The reason rookie Robbie Hummel has found himself playing so often recently is simple, according to Wolves coach Rick Adelman.

Hummel doesn’t try to do what he can’t do.

Sounds simple, but it isn’t. How many times have you seen a player get into trouble trying to do too much when given precious playing time? Forcing shots, maybe. Or trying to do too much with the ball.

Not Hummel. And that’s why Adelman likes him so much.

“He’s a solid player, and he’s been that way since the first day of camp,” Adelman said. “He’s always in the right spot. He understands how to play the game, and he doesn’t force anything. He stays within himself. He does what he can do, and doesn’t try to do anything else. That’s why he’s so effective.’’

Hummel’s path to the NBA has been rather long. He endured two torn right ACL’s and surgeries during his college career at Purdue, and he played in Spain last season.

Hummel impressed Adelman from the start of camp this fall. He’s a willing defender who plays well in a team defensive scheme. He rebounds well and has a good outside shot.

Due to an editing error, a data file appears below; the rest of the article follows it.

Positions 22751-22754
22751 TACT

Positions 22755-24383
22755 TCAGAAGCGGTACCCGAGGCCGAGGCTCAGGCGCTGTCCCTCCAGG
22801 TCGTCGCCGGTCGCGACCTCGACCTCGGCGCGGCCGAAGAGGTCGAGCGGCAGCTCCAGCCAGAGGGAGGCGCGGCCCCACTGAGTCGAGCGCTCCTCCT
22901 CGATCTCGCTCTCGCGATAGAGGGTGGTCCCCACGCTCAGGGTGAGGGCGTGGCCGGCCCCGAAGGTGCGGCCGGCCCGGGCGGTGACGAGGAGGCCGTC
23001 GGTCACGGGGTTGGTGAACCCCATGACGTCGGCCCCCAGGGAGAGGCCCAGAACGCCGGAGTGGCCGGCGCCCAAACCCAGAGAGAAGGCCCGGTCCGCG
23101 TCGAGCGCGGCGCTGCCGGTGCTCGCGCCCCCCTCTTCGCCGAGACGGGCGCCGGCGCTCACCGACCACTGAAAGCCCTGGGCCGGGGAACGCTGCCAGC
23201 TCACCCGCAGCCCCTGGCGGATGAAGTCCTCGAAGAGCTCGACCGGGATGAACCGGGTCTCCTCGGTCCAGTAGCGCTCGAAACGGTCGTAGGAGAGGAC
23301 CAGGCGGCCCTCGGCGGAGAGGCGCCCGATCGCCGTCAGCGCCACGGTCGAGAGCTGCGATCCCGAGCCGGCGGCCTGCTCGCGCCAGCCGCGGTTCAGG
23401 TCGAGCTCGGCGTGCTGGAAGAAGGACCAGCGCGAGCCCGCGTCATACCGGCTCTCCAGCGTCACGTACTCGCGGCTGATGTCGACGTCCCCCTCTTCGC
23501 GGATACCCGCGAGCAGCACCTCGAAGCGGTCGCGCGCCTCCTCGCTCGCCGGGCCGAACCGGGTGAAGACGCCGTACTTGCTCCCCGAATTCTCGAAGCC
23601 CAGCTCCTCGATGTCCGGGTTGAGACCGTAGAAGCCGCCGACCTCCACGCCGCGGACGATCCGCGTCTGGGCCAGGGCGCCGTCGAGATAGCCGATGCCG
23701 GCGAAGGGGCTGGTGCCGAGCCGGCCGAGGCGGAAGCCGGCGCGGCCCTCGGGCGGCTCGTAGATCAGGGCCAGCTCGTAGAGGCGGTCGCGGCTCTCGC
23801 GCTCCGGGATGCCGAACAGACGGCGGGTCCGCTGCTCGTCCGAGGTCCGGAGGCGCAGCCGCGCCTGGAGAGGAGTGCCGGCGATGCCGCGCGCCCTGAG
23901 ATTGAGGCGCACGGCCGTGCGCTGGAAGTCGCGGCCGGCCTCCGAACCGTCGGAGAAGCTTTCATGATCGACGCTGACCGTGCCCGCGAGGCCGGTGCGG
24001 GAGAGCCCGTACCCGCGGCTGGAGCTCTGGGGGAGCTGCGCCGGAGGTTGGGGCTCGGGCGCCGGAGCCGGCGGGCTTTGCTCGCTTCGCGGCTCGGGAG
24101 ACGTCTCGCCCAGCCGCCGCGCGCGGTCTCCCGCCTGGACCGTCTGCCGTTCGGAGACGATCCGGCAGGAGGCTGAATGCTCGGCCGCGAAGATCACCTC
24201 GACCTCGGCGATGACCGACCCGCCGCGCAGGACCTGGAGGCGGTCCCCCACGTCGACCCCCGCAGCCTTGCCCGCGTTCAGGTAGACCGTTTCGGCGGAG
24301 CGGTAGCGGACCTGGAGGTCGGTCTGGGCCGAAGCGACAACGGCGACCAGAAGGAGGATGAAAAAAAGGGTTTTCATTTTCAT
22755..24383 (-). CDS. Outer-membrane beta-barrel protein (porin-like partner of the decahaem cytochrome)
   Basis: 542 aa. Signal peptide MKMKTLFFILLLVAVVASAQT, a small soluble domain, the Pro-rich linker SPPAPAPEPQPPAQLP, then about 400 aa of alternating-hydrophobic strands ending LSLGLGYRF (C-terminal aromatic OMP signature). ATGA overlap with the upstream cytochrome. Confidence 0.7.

With Kevin Martin out ill, Adelman put Hummel in the starting lineup against Cleveland Wednesday, and Hummel responded with 10 points on 4-for-6 shooting — he hit two of four three-pointers — with four rebounds and an assist in a 124-95 victory.

Saturday against Boston he was the first player off the bench when starting small forward Corey Brewer picked up two early fouls. Hummel ended up playing 20½ minutes, scoring eight points with five rebounds, an assist and a block.